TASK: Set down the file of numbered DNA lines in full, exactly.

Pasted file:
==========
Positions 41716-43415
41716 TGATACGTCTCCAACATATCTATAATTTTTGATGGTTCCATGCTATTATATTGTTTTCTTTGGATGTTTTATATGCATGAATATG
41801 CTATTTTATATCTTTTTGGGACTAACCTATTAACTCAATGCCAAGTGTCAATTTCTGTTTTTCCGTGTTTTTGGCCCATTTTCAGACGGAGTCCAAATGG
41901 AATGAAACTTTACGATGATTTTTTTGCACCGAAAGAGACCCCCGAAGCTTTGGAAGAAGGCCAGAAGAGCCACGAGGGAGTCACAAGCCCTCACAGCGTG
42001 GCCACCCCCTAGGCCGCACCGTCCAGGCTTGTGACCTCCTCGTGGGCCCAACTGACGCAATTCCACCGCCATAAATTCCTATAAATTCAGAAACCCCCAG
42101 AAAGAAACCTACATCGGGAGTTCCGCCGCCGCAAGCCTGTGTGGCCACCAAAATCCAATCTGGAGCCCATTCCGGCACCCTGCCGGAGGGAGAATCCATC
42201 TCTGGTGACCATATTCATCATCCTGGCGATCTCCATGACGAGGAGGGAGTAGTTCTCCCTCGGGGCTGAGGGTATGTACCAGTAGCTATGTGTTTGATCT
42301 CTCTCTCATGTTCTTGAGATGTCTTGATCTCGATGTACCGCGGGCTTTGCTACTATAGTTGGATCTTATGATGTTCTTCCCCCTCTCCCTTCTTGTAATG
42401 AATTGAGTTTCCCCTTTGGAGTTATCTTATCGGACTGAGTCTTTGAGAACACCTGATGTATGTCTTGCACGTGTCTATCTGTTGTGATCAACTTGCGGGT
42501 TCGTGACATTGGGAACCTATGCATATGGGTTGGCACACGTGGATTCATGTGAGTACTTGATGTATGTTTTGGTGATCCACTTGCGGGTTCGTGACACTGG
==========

Positions 41716-43415
41716 TGATACGTCTCCAACATATCTATAATTTTTGATGGTTCCATGCTATTATATTGTTTTCTTTGGATGTTTTATATGCATGAATATG
41801 CTATTTTATATCTTTTTGGGACTAACCTATTAACTCAATGCCAAGTGTCAATTTCTGTTTTTCCGTGTTTTTGGCCCATTTTCAGACGGAGTCCAAATGG
41901 AATGAAACTTTACGATGATTTTTTTGCACCGAAAGAGACCCCCGAAGCTTTGGAAGAAGGCCAGAAGAGCCACGAGGGAGTCACAAGCCCTCACAGCGTG
42001 GCCACCCCCTAGGCCGCACCGTCCAGGCTTGTGACCTCCTCGTGGGCCCAACTGACGCAATTCCACCGCCATAAATTCCTATAAATTCAGAAACCCCCAG
42101 AAAGAAACCTACATCGGGAGTTCCGCCGCCGCAAGCCTGTGTGGCCACCAAAATCCAATCTGGAGCCCATTCCGGCACCCTGCCGGAGGGAGAATCCATC
42201 TCTGGTGACCATATTCATCATCCTGGCGATCTCCATGACGAGGAGGGAGTAGTTCTCCCTCGGGGCTGAGGGTATGTACCAGTAGCTATGTGTTTGATCT
42301 CTCTCTCATGTTCTTGAGATGTCTTGATCTCGATGTACCGCGGGCTTTGCTACTATAGTTGGATCTTATGATGTTCTTCCCCCTCTCCCTTCTTGTAATG
42401 AATTGAGTTTCCCCTTTGGAGTTATCTTATCGGACTGAGTCTTTGAGAACACCTGATGTATGTCTTGCACGTGTCTATCTGTTGTGATCAACTTGCGGGT
42501 TCGTGACATTGGGAACCTATGCATATGGGTTGGCACACGTGGATTCATGTGAGTACTTGATGTATGTTTTGGTGATCCACTTGCGGGTTCGTGACACTGG